And when we yell we yell like hell

    So not just the BY College folks enjoyed that rhyme.

    And, if they were like the Provo High cheering section, that last word in the line was the yelled louder than any of the rest of the cheer.

    Comment by Mark B. — April 22, 2010 @ 8:47 am

  3. Yeah, bad editing of my first draft, Mark — Eccles was definitely not an apostle. Well, of finance, maybe, but not of the Church.

    We’re no pansies! We’re not docile!
    Scat, Mr. Eccles — you’re no apostle!

    Comment by Ardis E. Parshall — April 22, 2010 @ 9:09 am

  4. Gee, Ardis, you’re certainly sweet
    Snatching a win from the jaws of defeat!

    Comment by Mark B. — April 22, 2010 @ 9:15 am

  5. Oh, oh, and the Turner Sisters went to BYC.

    No, not those Turner Sisters, these Turner sisters. At least one of them was baptized in Tennessee before they left for Logan, Utah. That baptism caused quite stir locally.

    They attended BYC about 25-30 years before this cheer and song book came out. Both became teachers.

    Comment by Bruce Crow — April 22, 2010 @ 9:27 am

  6. I just love it when two history posts collide. I remember your post, Bruce.

    Ada, Ada, sweet potata,
    Born in Tennessee!
    Josie, Josie, traveled with her,
    Came to B.Y.C.!
    Rah, rah!

    Comment by Ardis E. Parshall — April 22, 2010 @ 9:32 am

  7. Oh that’s good.

    Comment by Bruce Crow — April 22, 2010 @ 9:37 am

  8. With all those lines that end, “B.Y.”
    It made me think forthwith
    That I’m so glad his last name’s “Young” –
    And that it wasn’t “Smith”!

    Comment by Hunter — April 22, 2010 @ 9:45 am

  9. As for the perceived silliness of some of these chants, it made me think of the much-loved University of Alabama post-game taunt:

    Hey [opposing mascot]!
    Hey [opposing mascot]!
    We just beat the hell outta you!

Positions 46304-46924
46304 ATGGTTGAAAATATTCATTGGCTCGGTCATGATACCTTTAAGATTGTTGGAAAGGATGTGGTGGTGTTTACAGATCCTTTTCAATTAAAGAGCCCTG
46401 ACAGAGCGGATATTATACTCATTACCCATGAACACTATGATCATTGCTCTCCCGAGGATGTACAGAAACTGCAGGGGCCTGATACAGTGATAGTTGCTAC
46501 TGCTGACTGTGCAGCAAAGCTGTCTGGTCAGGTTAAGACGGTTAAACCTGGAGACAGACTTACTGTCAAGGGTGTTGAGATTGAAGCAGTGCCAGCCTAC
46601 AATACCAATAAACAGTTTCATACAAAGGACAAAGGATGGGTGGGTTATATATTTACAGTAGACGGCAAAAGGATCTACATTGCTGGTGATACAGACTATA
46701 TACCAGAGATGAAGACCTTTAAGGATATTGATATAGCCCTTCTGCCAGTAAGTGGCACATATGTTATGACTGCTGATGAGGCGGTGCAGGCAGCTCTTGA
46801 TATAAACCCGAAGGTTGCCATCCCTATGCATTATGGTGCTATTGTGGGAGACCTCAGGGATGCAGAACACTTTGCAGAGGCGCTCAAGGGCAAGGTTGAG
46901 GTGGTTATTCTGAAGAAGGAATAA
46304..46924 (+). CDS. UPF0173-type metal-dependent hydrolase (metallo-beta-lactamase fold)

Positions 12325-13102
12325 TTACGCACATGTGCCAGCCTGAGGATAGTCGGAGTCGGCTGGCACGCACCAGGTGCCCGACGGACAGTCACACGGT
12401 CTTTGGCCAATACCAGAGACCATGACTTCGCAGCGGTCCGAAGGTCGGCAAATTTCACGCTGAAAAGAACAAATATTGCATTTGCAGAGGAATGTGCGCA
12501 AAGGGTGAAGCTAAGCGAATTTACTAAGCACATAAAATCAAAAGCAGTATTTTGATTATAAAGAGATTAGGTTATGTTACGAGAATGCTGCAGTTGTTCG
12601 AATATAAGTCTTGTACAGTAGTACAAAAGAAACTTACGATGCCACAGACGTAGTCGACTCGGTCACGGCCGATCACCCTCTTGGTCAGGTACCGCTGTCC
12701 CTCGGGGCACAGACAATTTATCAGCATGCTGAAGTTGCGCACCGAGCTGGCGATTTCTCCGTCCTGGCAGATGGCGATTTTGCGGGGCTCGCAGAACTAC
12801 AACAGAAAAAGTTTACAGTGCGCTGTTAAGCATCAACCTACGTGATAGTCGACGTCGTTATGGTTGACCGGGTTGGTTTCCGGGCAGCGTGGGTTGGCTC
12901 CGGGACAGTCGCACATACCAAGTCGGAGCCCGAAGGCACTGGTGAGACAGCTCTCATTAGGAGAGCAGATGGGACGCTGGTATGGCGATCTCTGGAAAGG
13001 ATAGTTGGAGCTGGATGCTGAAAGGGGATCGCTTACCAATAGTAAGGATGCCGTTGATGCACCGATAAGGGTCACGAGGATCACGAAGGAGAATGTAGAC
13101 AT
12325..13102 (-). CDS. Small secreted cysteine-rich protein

Rammer Jammer Yellowhammer
    Give ‘em hell Alabama!

    And I got thinking that the difference between the renowned Alabama chant and the silly ones in this post is simply the fact that the Alabama chant has been in use for years and years, and is shouted by tens of thousands of fans.

    Who knows? With enough repetition and in a huge stadium, maybe even words like ki, wah, and hoodoo might sound motivating.

    Comment by Hunter — April 22, 2010 @ 9:58 am

  10. Your #8 knocked the doggerel right out of me, Hunter, along with two snorts and a guffaw. You win!

    Comment by Ardis E. Parshall — April 22, 2010 @ 10:02 am

  11. I thought this was going to be about nutria rats.

    Comment by Edje Jeter — April 22, 2010 @ 10:06 am

  12. The rats bigger than cats made me think of the R.O.U.S.s from the Princess Bride. Inconceivable!

    Rah Rah Ree!
    Kick them in the knee!

    Rah Rah Rass!
    Kick them in the other knee!

    Comment by kevinf — April 22, 2010 @ 12:45 pm

  13. I can’t top any of those, and especially not Hunter’s gem, so I won’t even try. Bravo, everyone.

    Comment by Researcher — April 22, 2010 @ 1:47 pm

  14. At Fullerton Union High School (SoCal) in the 1960s, we had the following:

    1. (From the 1920s. Our first class graduated in 1896)

    “Wo bo ski watten datten
    Lana ana BOOM
    Wo bo ski watten datten
    Lana ana BOOM
    Nish ki diddley oh-ten-doten
    Nish ki diddley eat-ten-deeten
    Wo bo ski watten datten
    Lana ana BOOM”
    (Repeat twice, with more intensity and more loudly each time as if trying to make this point clear)

    2. (intentional self-parody, this was the 1960s) “Peanuts, popcorn, onion soup! We want a touchdown, boop boop be doop!”

    Our special cheering group, “Indian Stags” had several unique cheers we performed from our reserved section at end of basketball court.

    3. “We’re not stingy, We’re not mean! We’ll do a yell for the other team! M-I-C…K-E-Y…O-U-S-O-B!”

    4. “2 bits, 4 bits, 6 bits, a dollar; All for the other team, stand up and holler!” (one guy in the middle of the group then would stand, wave a white handkerchief, and call out, “Yeah, Dickey” — then the rest of the group would pounce upon him and from the middle of the pile we would throw onto the court shirt, pants, and shoes we had stashed under the risers.

    (others which I will forego here)

    Comment by manaen — April 23, 2010 @ 1:55 am

  15. I don’t know which is more awesome: the stunts and cheers themselves, or that manaen remembers them so clearly. Especially 3.

    Comment by Ardis E. Parshall — April 23, 2010 @ 7:13 am

  16. Wow, what a great time. I can almost imagine what your class reunions are like with all of you cheering and throwing shirts and pants and shoes.

    Comment by Maurine — April 24, 2010 @ 5:27 pm